Strategic Enrollment Management Quarterly

Advancing research in enrollment and student success

Editor's Note

Tom Green, Ph.D.

Tom Greengimp Welcome to the sixth volume of SEM Quarterly. This first issue marks a significant milestone for the journal, as we celebrate its transformation from a start-up to a robust resource in many ways. You will undoubtedly note the change in format. We moved from a more traditional online journal format provided by Wiley Publishing to a more innovative style, published in-house by AACRAO. We are grateful to Wiley and all we learned in our first five years.

As we move into our next phase of growth for the journal, we are excited to provide easier access to its content for AACRAO members and other researchers. The new format is also one that is more familiar to readers who read content from books or periodicals online. You may read the articles in our online journal directly from the new AACRAO website, or download the issues and articles as PDFs.

We are also marking this milestone with a new and important series of articles. This sixth volume begins with the first in a series of leadership articles by women in the SEM field. Susan Gottheil, widely respected in SEM across North America, offers her vast experience and expertise in our “View from the Top.” The issue also features three strong research articles. Crounse, Hinkle and Shatzer focus on adult student welfare, an oft-neglected aspect of mature learner education, and its relationship to student choice among this increasingly-important segment of higher education. Readers may wish to pay particular attention to the conceptual framework adapted by the authors from recent work by Braxton. As student choice factors drive institutional SEM planning, especially in marketing and recruitment, traditional models may be quite limited in their ability to reach and attract adult learners.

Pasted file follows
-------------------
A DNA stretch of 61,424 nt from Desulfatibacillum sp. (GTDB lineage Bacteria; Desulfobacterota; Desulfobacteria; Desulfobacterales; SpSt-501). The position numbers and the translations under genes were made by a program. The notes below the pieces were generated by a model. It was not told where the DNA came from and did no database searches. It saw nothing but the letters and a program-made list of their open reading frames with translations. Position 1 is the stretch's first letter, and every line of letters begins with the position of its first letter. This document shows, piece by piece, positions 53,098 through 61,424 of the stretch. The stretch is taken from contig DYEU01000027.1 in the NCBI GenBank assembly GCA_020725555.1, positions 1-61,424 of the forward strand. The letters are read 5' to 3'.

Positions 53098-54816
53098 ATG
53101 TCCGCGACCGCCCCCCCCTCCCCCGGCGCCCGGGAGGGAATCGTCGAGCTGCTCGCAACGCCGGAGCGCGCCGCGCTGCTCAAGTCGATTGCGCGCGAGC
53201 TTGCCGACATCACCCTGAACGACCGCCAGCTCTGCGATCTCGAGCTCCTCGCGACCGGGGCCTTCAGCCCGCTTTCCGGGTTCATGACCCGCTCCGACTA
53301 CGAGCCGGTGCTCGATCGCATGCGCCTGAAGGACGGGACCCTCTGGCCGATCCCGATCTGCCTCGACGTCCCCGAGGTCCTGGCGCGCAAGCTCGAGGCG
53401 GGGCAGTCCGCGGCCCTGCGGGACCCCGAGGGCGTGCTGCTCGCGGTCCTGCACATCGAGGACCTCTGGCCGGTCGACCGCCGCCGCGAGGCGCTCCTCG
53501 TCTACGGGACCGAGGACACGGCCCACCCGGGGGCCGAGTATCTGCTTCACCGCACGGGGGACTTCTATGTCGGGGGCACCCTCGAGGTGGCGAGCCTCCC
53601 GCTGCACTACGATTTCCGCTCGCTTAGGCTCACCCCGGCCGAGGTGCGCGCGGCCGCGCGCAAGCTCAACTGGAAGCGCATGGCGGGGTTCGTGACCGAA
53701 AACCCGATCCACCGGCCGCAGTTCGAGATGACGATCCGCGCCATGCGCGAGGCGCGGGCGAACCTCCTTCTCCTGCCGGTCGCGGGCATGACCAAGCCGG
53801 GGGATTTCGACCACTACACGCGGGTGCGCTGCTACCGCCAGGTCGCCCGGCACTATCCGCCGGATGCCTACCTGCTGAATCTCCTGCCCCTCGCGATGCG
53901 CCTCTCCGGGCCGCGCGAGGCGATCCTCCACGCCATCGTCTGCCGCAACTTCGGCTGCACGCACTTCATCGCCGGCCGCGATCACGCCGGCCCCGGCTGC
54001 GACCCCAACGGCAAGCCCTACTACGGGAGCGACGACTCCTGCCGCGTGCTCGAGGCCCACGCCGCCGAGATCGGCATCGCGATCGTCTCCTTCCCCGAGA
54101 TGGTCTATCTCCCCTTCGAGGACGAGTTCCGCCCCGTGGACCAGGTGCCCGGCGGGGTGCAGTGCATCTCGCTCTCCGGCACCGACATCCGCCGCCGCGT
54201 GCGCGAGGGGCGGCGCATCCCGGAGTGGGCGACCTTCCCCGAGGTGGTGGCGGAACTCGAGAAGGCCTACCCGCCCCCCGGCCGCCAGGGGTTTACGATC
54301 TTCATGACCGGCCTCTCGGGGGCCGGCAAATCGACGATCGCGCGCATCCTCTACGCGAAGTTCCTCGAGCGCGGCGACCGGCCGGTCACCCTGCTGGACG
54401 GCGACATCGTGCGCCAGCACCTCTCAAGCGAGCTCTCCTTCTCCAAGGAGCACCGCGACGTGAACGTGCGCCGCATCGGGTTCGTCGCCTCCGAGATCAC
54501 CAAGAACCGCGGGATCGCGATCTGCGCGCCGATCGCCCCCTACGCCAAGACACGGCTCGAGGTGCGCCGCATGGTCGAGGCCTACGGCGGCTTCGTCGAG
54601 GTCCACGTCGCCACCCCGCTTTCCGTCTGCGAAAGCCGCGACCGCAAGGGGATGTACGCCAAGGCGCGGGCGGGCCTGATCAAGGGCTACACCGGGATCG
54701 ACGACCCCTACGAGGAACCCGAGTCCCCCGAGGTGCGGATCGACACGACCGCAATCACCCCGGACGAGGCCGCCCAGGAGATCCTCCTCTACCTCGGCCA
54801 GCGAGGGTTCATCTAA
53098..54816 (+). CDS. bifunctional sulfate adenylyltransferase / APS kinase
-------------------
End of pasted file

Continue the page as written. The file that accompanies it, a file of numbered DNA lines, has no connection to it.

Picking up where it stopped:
Scott Secore provides a complementary article on student choice and persistence with a focus on campus environment. This research examines how environment, from the campus tour through engagement that fosters retention and completion, impacts student choices for initial and ongoing enrollment. Readers should consider both articles when developing differentiated enrollment strategies to reach the broad market of both traditional and adult learners.

Our fourth article is a case study from Winston-Salem State University in North Carolina. Authors Muhammed and McManus describe their work to strategically use data and social media to improve results in the university’s financial aid office. The article is well-constructed, grounding its work in literature and offering readers a framework for examining student actions. It follows with logical, well-planned actions that resulted from data analysis, one of the fundamental practices of SEM.

I hope you enjoy our new format and the content of this issue. We enjoy and benefit from the feedback of our readers, so please let us know if we are hitting the mark for you or any ways that we can continue to improve and enhance SEMQ in the future.

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